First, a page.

Volume 35, Number 9, September 2000


                            the industry in the media spotlight


PBS’s “This Old House” Uses Weather Shield Windows & Doors

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Products from Weather Shield Windows & Doors were recently chosen for use in a Santa Barbara, Calif., renovation project filmed by PBS’s “This Old House” show. The 1907 arts-and-crafts style bungalow house overlooking the Pacific Ocean is receiving a complete renovation.

“We’re always looking for innovative products to feature,” said series producer Bruce Irving. “With these windows we were especially impressed with their combined features — traditional hardwood look, energy-efficient glass and beautiful cherry interiors.”

A variety of casement, awning and picture windows were used, along with interior French doors, all part of Weather Shield’s custom wood interiors collection.


Glass Industry Companies among Fortune’s Admired

Several prominent glass-related companies made the grade recently when Fortune magazine put together its annual listing of the “Most Admired Companies of 1999.” Corning retained the number one spot for the glass building materials category, taking first place in the category two years in a row. Published in Fortune’s February 21, 2000 issue, the list ranked Alcoa number one in the metals industry, with Nucor ranked number two. Both companies repeat their 1998 appearance. In the chemicals industry, Dupont was ranked number one, also repeating its 1998 rank. In a separate listing of ratings by reputation attributes, Dupont ranked second for social responsibility.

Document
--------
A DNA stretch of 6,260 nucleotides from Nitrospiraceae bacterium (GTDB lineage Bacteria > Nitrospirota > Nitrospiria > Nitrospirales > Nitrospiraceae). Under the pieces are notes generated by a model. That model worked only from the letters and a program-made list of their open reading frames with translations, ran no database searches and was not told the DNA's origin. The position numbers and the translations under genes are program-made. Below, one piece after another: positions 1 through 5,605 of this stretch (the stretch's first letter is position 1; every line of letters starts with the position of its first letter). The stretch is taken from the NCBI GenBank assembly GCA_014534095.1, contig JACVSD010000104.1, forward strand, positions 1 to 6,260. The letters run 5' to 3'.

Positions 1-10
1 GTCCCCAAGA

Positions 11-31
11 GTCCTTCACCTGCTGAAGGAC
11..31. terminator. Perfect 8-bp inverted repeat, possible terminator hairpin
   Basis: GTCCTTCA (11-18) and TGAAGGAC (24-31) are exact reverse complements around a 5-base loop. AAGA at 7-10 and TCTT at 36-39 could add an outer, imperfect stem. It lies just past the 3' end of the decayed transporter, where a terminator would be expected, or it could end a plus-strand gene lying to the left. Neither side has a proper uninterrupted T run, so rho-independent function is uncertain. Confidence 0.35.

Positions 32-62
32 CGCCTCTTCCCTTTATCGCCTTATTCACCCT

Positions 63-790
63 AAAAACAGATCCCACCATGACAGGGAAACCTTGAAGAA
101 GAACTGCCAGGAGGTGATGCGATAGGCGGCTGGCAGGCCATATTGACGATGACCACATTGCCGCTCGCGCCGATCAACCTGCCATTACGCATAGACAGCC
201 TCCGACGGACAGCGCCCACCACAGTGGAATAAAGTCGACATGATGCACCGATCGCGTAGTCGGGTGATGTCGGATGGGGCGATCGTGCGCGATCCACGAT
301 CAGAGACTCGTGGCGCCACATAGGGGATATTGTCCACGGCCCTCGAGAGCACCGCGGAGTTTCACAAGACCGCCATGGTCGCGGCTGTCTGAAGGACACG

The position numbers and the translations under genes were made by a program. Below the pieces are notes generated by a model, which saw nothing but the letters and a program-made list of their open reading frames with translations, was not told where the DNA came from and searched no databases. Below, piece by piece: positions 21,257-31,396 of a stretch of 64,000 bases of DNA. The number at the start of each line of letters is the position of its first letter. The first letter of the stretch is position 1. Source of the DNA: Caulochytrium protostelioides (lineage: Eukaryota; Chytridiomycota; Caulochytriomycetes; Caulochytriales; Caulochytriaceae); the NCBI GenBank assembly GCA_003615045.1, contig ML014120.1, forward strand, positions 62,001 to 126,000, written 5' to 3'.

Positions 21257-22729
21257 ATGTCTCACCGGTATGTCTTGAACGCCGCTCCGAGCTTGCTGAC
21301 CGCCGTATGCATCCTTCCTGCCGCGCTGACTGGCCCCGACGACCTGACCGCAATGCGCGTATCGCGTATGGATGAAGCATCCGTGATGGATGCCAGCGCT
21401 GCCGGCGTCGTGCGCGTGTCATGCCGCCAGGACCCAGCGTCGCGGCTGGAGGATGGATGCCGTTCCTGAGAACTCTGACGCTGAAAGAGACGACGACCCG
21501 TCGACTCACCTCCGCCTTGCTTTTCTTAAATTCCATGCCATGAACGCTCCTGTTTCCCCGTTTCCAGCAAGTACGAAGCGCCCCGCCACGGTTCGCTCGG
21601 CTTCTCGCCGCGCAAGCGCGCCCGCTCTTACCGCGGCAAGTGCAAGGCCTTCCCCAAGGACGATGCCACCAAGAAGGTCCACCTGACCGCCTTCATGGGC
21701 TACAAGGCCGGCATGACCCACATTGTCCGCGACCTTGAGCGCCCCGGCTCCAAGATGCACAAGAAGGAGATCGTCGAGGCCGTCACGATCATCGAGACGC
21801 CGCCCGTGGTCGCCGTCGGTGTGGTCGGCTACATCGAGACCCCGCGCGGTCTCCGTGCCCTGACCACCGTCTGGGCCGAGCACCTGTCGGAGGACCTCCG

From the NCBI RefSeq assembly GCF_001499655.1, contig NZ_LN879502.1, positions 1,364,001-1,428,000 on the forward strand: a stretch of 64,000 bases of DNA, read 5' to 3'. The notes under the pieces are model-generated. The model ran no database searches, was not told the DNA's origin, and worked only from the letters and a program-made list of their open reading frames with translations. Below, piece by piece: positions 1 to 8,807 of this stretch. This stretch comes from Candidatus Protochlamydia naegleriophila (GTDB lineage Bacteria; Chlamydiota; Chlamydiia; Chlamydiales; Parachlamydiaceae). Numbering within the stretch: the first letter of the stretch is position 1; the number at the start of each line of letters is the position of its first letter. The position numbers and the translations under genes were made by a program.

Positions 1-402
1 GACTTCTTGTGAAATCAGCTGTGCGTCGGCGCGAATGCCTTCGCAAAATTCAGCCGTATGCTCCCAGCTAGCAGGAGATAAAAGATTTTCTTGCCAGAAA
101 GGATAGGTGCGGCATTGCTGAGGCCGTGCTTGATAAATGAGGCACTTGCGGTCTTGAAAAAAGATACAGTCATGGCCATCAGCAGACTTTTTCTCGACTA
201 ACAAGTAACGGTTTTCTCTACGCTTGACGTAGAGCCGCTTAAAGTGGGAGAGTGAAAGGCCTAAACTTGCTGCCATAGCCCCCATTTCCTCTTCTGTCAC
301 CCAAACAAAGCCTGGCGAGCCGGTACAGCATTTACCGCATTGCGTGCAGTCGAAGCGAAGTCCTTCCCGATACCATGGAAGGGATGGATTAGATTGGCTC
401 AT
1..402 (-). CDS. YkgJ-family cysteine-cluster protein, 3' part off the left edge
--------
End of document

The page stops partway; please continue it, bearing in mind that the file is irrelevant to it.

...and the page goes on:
Flour City International Named ‘Champion of Industry’

Flour City International, located in Kingsport, Tenn., was recently featured on Pat Summerall’s “Champions of Industry” series. The show focused on Flour City as a leader in the design, fabrication, and installation of custom exterior wall systems used in the construction of both commercial and governmental buildings.


Boston Glassworks of Old Featured in
Scientific American

Boston has acquired yet another historical legacy. However, the newest legacy is literally more sordid than that of the Boston Tea Party and the days of yore.

A recent excavation led to the discovery of toxic nineteenth-century glass, according to Scientific American Discovering Archaeology. The glass contains lead, arsenic, and mercury, added accidentally when broken perfume bottles, pressed tablewares, ointment boxes, medicine bottles, and test tubes were swept into the new product.

Three glass manufacturers were located near Boston in the 1840s, including the American Glass Company, which was located on the site where the glass was found, according to the publication’s June issue.


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